Another study compared the effect of various physical forms of fruits on subsequent energy consumption using apples, applesauce and apple juice (7). They found that the subjects consumed significantly less energy from the meal after eating apple pieces compared to the pureed apple and apple juice (both with and without fiber) (7). Subjects also ate less energy after eating the apple sauce compared to both types of apple juice (7).

Consumption of all types of apple led to a decreased intake at lunch compared to the control group that did not consume any food or drink before lunch (7). After eating the various types of apples subjects who ate the apple pieces expressed the greatest reduction in hunger and those who ate the apple sauce were more full compared to those who drank the juice (7). This study showed that even when consuming the same amount of calories as an apple or juice our brain does not register juice as filling showing that our body may process and register liquids differently than solid foods.

Physiology behind beverages lack of satiety

The act of chewing food may provide an internal satiety signal not activated when liquids are swallowed (6). Early pancreatic endocrine and exocrine response to the oral chewing of food are greater than those seen for liquids (6). Another reason may be that we expect to get less full from liquid food which can influence how full we feel after eating. It can also be because liquids have a lot less volume than solid foods and may not trigger receptors in the stomach which are influenced by volume of food. Also, from an evolutionary standpoint, our ancestors most likely did not drink fruit juices or milk and definitely did not have a blender to puree food and ate solid foods so our stomach may not have evolved to register liquid food.

Discussion

It seems obvious that our body treats a solid food differently than the liquid version of the solid food. We do not decrease our food intake even when we drink beverages that contain significant amounts of calories. This does not only include soda but also fruit juices, alcohol and milk. To maintain a healthy weight it would be wise to cut out caloric soda completely from the diet and to consciously compensate for calories when drinking fruit juices or milk since they do not fill us up and eating the same amount of food as normal would cause weight gain overtime.

Many people like to blame only sugar ridden soda for the obesity problem in this country. I would say that milk and fruit juices also play a major role. People think just because a drink is sweetened with sugar from fruit it is healthy. The sugar in fruit is no different than table sugar both containing exclusively empty calories (calories with little to no nutrients).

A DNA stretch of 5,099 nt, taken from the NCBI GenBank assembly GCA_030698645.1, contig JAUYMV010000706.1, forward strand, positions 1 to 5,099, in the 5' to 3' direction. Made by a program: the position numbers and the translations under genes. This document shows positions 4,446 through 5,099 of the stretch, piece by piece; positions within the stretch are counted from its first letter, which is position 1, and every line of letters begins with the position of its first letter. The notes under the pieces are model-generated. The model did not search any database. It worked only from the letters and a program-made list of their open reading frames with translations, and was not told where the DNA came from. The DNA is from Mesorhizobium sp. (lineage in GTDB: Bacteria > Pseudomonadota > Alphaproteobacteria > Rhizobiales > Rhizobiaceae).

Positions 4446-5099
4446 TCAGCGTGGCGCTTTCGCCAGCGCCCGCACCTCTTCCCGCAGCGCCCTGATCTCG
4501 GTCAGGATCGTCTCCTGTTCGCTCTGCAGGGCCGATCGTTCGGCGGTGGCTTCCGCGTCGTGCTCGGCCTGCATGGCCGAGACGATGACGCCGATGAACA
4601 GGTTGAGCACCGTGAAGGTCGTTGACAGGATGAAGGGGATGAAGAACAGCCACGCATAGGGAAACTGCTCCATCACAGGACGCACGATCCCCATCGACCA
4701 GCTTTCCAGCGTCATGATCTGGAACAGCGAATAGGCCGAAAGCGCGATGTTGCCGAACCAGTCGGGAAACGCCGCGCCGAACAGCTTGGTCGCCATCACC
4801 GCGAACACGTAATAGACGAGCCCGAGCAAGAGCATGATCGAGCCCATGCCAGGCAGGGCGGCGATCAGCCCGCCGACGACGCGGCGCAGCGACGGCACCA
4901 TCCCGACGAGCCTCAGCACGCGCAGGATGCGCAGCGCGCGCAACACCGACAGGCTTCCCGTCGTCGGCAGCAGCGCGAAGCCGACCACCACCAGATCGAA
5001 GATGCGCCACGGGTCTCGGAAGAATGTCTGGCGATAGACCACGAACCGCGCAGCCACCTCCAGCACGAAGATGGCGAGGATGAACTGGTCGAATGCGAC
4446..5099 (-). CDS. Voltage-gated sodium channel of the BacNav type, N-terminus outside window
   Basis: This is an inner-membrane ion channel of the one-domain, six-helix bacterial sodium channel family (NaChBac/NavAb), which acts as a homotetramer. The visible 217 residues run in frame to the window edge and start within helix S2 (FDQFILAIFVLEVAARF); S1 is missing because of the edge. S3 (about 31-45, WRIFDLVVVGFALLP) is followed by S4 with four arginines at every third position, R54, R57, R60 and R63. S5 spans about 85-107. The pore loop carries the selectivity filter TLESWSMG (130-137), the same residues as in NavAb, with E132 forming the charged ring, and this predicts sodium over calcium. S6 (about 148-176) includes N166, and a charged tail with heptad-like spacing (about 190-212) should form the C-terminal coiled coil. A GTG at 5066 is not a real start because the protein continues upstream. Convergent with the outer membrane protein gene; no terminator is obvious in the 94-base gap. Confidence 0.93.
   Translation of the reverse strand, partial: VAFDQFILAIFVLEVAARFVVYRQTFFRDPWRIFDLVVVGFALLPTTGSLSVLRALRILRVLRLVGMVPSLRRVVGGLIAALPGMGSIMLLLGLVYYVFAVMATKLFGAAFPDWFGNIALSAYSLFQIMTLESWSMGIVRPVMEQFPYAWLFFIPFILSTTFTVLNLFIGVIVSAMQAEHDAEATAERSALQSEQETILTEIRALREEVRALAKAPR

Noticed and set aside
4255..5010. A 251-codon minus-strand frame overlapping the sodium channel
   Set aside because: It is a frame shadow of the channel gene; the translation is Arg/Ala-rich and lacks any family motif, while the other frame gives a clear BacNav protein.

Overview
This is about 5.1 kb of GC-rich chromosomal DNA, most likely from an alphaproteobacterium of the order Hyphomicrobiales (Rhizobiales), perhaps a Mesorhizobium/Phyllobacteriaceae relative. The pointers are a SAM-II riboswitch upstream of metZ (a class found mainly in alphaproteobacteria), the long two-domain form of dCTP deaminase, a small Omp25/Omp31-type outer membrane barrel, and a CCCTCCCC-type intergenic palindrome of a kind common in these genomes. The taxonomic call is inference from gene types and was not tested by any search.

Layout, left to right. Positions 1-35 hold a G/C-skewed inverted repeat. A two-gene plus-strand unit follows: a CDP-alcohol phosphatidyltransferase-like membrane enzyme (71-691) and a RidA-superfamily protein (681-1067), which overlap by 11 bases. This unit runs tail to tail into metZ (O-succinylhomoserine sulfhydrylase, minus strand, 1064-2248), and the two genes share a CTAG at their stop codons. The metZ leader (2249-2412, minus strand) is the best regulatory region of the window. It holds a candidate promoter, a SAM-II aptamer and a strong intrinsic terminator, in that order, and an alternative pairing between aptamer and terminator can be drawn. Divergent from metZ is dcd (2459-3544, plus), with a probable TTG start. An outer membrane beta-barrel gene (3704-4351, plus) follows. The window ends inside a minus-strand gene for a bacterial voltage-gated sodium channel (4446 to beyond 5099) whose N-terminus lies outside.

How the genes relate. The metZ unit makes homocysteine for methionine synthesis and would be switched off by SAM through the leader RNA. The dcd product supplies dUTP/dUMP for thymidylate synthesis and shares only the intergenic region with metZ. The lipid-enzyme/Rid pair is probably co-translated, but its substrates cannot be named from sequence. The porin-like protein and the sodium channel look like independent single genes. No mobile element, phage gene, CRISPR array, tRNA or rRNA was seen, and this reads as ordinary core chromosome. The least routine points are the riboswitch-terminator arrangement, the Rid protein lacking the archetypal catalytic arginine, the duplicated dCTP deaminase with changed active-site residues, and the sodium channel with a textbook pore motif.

Milk contains some vitamins and minerals but also calories and depending on the type fat. If you have a problem with controlling your food intake and with feeling full I would avoid milk and get your calcium and vitamin D from vitamin supplements. While juice and milk can be part of a healthy diet they are not essential and for certain people complete avoidance may be necessary.

It has become common but incorrect knowledge in this society that drinking water can fill you up and keep off hunger. Even if our brain could recognize caloric beverages as food this would not apply to water as it has no calories. You may get bloated and pee a lot but I doubt that you would get full. Studies do not seem to support the idea that drinking water can help fill you up.

 Sources

  1. DellaValle, D. M., Roe, L. S., & Rolls, B. J. (2005). Does the consumption of caloric and non-caloric beverages with a meal affect energy intake?. Appetite, 44(2), 187-193.
  2. Flood, J. E., Roe, L. S., & Rolls, B. J. (2006). The effect of increased beverage portion size on energy intake at a meal. Journal of the American Dietetic Association, 106(12), 1984-1990.
  3. Raben, A., Vasilaras, T. H., Møller, A. C., & Astrup, A. (2002). Sucrose compared with artificial sweeteners: different effects on ad libitum food intake and body weight after 10 wk of supplementation in overweight subjects. The American journal of clinical nutrition, 76(4), 721-729.
  4. Caton, S. J., Ball, M., Ahern, A., & Hetherington, M. M. (2004). Dose-dependent effects of alcohol on appetite and food intake. Physiology & behavior, 81(1), 51-58.
  5. Hetherington, M. M., Cameron, F., Wallis, D. J., & Pirie, L. M. (2001). Stimulation of appetite by alcohol. Physiology & behavior, 74(3), 283-289.
  6. DiMeglio, D. P., & Mattes, R. D. (2000). Liquid versus solid carbohydrate: effects on food intake and body weight. International journal of obesity, 24(6), 794-800.
  7. Flood-Obbagy, J. E., & Rolls, B. J. (2009). The effect of fruit in different forms on energy intake and satiety at a meal. Appetite, 52(2), 416-422.